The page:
Because birth length, birth weight, and gestational age are highly correlated variables, we have chosen to present relatively simple stratified analyses rather than regression analyses. Also, it has been suggested that stratified analysis is the preferable method for the evaluation of effect modification and in controlling for confounding.17 Previous studies4,5,8 have adjusted for gestational age and birth weight when evaluating the influence of birth length on adult height, thereby losing the opportunity to examine whether relations between size at birth and adulthood vary within different subgroups of gestational age. This standardization removes the effects on birth length or weight caused by differences in gestational age distribution. Our study shows that evaluation of the effects resulting from gestational age depends on the method of analysis. Our strategy involving stratification, as well as standardization, demonstrates the independent effects of birth weight and birth length on final height.
Most previous studies in this field have focused on the effects on adult size of various indices of birth length and weight13 or of being small for gestational age.6,7,9,10,12 Ponderal index is an expression of body weight relative to length; however, it does not differentiate between long and heavy versus short and thin. Although indices might be useful, their application could lead to a loss of important information about the relative contributions of length and weight as predictors of final height and weight.18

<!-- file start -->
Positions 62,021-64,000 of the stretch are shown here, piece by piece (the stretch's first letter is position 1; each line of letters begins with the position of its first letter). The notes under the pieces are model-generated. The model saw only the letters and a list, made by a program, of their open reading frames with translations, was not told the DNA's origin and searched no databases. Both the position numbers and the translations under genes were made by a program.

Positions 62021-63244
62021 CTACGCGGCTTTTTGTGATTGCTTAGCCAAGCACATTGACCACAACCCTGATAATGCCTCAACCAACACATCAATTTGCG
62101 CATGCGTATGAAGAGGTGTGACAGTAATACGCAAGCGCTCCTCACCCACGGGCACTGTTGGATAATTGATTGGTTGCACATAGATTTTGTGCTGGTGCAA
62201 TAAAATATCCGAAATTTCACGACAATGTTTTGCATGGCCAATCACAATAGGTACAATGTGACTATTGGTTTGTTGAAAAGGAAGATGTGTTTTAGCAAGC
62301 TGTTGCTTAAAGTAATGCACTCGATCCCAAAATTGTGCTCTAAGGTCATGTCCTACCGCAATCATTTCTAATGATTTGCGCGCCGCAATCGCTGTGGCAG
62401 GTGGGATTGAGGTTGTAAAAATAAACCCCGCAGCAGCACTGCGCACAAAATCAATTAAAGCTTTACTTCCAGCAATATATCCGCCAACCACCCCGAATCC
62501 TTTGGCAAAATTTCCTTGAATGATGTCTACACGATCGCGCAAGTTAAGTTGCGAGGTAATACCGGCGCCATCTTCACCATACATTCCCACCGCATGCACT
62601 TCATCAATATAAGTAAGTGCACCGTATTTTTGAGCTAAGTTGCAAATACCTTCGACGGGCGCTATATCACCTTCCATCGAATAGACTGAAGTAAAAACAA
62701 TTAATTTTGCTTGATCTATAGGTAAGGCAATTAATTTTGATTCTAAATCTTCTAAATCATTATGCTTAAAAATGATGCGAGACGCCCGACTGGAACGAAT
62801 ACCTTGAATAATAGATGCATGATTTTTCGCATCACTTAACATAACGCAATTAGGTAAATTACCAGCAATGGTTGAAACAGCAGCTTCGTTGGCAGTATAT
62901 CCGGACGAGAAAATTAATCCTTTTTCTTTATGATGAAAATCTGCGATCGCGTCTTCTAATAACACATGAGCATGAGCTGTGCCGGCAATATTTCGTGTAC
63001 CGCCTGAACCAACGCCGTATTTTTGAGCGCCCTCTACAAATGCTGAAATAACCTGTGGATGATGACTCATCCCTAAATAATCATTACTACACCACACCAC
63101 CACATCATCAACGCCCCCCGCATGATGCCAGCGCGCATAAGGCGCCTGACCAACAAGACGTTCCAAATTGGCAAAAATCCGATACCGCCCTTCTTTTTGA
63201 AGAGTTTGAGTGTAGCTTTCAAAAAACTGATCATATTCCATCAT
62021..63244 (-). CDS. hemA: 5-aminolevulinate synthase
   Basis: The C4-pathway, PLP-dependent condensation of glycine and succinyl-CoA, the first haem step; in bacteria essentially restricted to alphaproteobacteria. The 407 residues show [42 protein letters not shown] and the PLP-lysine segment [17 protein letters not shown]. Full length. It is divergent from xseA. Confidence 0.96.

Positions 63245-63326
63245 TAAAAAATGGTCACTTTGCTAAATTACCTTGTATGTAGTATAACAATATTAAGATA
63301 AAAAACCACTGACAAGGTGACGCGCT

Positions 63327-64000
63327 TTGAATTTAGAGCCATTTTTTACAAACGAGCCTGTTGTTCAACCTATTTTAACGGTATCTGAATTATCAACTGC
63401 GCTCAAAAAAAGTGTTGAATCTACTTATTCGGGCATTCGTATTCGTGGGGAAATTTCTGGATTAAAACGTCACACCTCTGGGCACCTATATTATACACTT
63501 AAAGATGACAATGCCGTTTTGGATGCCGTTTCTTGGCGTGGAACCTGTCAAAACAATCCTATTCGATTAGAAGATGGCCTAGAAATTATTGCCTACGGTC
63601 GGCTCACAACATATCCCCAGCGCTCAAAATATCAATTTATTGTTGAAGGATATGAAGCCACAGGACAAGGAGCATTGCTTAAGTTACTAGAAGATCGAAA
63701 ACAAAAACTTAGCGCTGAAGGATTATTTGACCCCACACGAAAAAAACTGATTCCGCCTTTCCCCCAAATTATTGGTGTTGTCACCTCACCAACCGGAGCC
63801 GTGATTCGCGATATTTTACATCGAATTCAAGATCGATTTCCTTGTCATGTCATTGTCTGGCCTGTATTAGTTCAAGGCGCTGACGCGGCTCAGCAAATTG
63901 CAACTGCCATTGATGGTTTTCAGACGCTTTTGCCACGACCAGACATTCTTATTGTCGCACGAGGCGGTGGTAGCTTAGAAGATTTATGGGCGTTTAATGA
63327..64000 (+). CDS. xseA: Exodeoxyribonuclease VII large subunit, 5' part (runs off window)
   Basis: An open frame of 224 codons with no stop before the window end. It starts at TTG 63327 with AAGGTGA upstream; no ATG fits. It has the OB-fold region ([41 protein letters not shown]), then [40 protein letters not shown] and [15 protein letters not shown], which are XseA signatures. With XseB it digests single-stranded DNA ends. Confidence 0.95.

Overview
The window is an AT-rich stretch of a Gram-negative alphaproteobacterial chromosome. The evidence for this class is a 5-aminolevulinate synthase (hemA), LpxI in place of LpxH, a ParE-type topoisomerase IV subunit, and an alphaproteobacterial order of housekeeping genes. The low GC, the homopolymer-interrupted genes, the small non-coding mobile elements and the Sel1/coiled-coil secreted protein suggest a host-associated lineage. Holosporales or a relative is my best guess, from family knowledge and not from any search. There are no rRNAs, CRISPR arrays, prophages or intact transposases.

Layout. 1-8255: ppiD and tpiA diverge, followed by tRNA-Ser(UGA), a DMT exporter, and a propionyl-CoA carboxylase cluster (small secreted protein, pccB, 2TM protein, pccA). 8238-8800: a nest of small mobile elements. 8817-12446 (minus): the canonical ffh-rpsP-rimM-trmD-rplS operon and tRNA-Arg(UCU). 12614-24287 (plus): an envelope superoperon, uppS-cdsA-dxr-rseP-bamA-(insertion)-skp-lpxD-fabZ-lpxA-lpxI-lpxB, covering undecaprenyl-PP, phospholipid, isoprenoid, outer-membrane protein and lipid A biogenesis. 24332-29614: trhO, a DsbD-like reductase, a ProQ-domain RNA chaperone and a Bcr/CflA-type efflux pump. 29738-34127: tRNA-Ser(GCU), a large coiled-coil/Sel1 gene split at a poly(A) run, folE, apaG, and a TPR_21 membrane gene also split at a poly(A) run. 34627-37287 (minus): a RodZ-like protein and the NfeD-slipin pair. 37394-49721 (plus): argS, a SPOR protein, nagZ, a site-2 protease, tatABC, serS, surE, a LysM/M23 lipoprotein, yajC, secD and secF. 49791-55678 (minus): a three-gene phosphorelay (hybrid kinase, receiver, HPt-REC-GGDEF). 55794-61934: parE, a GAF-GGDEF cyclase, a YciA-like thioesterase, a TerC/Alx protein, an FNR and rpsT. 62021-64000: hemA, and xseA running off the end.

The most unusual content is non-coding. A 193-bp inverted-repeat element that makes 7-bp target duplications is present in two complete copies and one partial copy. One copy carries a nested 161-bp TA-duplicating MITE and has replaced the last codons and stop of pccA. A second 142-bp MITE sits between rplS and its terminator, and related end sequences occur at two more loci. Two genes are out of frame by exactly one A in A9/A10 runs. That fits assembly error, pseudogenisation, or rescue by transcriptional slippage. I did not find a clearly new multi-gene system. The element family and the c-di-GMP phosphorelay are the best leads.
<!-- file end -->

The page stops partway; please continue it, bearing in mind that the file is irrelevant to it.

According to previous reports, birth length is strongly related to final height,1,4,6–10 and birth weight is associated with both adult height4,6–8 and adult weight.4,7,9,13 However, previous studies1,6–10,12 have had a limited ability to explore these associations among preterm infants. We found that adult weight is low among preterm infants compared with those born at term.